Andy Señor, Jr. brings mastery of “Rent” to Aspen on Friday

Sarah Girgis
The Aspen Times
Caleb Quezon, right, is Angel Schunard and Chabely Ponce, left, is Mimi Marquez in Theatre Aspen's production of Rent.
Theatre Aspen/Courtesy photo

For director and performer Andy Señor Jr., his 20 plus-years of involvement with the Tony Awards and Pulitzer Prize-winning musical “Rent” is not just a career path, it’s a spiritual calling.

“A lot of people ask me, ‘You’re still doing Rent?’ And of course, I work on other projects, but mastering something is powerful and important,” he said. “It takes a lifetime to have a deep mastery of something, not just ‘Oh, I worked on that’ and then I continue forward. That’s not mastery. To continue to work with these characters and this score, in truth, never gets old.”

He brings that experience to Theatre Aspen’s third mainstage production of the season and first-ever presentation of “Rent,” which opens at the Hurst Theatre on Friday.

“Rent,” was written by composer, lyricist and playwright Jonathan Larson. 

He labored and workshopped the rock musical for about seven years in New York City. At 35, he suffered an aortic aneurysm. He died two days before his play’s January 1996 off-Broadway premiere.

“Jonathan disrupted what was happening, and he wrote from a disruption in his life. He wrote from a very truthful place.” said Señor. “And then his unfortunate passing became part of the mythology of ‘Rent,’ and he became synonymous with the show.”

“Rent” is loosely based on Giacomo Puccini’s 19th century opera “La Bohème,” which follows the struggles of young people living in the 1840s Latin Quarter of Paris during a rise in tuberculosis deaths. Similarly, “Rent” tells the story of a group of artists living in New York’s Lower East Side in the 1990’s, who are struggling to survive financially during the height of the HIV and AIDS epidemic. It disrupted what audiences expected from a Broadway musical then.

“At that time, big hits like ‘Les Misérables,’ ‘Phantom of the Opera’ and ‘Beauty and the Beast’ were the most popular shows,” Señor noted. “And here comes ‘Rent’ with an original rock score, talking about real issues that were prevalent in New York City.  To put these kinds of characters in a musical and address these kinds of issues at that time was revolutionary. The show is about a group of people who come together and take care of each other.”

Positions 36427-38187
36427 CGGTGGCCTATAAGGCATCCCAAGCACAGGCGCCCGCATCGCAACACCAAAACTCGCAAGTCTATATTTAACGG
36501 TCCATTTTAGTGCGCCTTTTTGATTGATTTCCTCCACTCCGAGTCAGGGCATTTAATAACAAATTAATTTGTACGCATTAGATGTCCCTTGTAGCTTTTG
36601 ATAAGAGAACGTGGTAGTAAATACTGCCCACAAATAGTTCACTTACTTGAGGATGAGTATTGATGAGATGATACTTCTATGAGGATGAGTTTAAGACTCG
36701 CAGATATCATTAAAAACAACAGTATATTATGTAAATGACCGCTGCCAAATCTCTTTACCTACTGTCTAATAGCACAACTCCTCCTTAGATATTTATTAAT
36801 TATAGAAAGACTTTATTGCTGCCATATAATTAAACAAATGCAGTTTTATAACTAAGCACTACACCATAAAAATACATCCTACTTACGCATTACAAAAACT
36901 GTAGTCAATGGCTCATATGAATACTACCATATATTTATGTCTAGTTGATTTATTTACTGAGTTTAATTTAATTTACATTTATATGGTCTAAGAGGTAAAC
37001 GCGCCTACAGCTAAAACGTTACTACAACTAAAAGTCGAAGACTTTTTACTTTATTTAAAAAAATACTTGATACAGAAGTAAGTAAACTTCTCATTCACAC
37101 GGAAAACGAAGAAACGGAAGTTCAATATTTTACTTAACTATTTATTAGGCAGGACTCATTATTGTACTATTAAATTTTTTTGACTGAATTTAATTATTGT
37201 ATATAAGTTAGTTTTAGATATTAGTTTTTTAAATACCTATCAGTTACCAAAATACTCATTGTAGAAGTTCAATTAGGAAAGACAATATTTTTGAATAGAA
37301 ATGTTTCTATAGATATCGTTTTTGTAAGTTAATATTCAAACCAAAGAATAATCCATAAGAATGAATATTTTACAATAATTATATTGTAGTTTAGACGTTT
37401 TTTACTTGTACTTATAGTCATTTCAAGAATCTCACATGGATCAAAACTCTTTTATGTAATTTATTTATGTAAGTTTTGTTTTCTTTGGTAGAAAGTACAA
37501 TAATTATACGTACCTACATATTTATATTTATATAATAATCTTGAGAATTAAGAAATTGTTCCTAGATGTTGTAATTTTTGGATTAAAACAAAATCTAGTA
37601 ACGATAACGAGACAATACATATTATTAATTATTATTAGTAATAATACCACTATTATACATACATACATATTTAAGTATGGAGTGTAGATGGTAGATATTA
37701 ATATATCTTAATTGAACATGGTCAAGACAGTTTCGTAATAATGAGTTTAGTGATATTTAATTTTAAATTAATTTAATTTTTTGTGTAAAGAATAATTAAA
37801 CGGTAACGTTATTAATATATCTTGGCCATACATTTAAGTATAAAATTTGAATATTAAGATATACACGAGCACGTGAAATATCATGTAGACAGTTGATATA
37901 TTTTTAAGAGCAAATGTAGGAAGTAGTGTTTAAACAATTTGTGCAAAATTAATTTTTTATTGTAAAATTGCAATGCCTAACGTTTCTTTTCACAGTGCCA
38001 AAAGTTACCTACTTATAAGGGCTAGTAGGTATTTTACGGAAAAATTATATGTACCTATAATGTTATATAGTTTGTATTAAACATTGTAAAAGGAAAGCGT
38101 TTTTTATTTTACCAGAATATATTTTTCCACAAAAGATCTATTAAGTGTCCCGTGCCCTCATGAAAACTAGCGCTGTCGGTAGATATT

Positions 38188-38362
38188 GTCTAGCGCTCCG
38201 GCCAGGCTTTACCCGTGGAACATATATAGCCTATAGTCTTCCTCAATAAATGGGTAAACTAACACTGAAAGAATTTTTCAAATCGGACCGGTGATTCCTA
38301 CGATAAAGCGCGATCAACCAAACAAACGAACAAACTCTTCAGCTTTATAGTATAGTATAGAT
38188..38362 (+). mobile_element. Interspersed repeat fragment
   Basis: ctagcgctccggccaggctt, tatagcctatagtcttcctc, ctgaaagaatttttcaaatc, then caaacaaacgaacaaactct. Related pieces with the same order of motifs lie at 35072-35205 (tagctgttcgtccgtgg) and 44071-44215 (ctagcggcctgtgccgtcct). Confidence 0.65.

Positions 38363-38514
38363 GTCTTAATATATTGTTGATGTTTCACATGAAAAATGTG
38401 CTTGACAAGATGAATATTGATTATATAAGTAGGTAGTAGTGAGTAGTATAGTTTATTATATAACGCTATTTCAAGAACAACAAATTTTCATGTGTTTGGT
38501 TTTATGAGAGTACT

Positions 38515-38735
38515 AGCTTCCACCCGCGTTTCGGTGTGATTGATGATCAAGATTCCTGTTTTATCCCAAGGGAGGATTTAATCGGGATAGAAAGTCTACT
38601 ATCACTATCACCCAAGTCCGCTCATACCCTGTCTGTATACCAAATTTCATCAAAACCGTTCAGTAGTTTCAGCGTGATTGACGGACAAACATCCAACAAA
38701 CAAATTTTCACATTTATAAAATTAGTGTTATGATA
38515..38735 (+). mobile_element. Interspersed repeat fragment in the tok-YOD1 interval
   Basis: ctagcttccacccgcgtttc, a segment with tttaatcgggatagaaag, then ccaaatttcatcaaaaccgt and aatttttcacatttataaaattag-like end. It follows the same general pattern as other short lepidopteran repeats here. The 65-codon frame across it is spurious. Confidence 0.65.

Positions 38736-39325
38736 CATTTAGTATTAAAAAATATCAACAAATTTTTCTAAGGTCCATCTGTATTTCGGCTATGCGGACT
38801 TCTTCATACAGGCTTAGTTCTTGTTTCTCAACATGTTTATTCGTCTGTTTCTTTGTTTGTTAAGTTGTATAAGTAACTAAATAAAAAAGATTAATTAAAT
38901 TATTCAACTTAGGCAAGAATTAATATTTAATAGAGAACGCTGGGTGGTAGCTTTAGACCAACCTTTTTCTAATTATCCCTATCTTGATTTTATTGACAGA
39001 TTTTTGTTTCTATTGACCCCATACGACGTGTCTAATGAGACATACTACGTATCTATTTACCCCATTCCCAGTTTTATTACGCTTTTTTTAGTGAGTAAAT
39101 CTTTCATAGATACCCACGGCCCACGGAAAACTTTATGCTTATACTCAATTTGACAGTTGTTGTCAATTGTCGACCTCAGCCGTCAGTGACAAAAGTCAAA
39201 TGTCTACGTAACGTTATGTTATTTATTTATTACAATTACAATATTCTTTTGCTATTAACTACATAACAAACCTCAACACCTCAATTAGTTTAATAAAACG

Andy Señor Jr. directs Theatre Aspen’s first production of “Rent” which opens on Friday.
Courtesy photo

His journey to “Rent” was unexpectedly straight-forward. The son of Cuban immigrants and born and raised in Miami, he said that he was blessed with a musical family, which led him to pursue musical theatre in high school and college. He then auditioned for the original director of “Rent,” Michael Greif, for a spot in the MFA program at University of California San Diego. Instead of admitting him to grad school, Greif cast him in the musical.

“I’m very grateful for Michael for casting me back then,” he said. “I started playing Steve for the first four months, and then I played Angel for many, many years. Now Michael is a very dear friend of mine, and I continue to learn from him. I strive to be a director in the way that he is. For me, he’s the prototype.”

Playing Angel in “Rent” took Señor from Broadway to London’s West End and on U.S. national and international tours.  He eventually became the assistant director to Greif on the off-Broadway revival and went on to stage productions in Tokyo as well as a historic production in Havana, Cuba, which was documented in the HBO Original Documentary “Revolution Rent,” executive produced by Neil Patrick Harris and directed by Señor.

For his Aspen directorial debut, he will be joined by a stellar cast, including Michael Lepore as Mark Cohen, Blake Du Bois as Roger Davis, and Chabely Ponce as Mimi Marquez. 

“This cast is genuinely one of the best I’ve ever worked with,” he said. “They’re young and vibrant. They’re pouring themselves into this material. These are performers that that grew up listening to the soundtrack as kids and now have the opportunity to play these roles. We’re going full out with the production. It will be a magical experience.”

“Rent” opens on Friday and runs through Saturday, Aug. 26, at the Hurst Theatre.

For more information and tickets:

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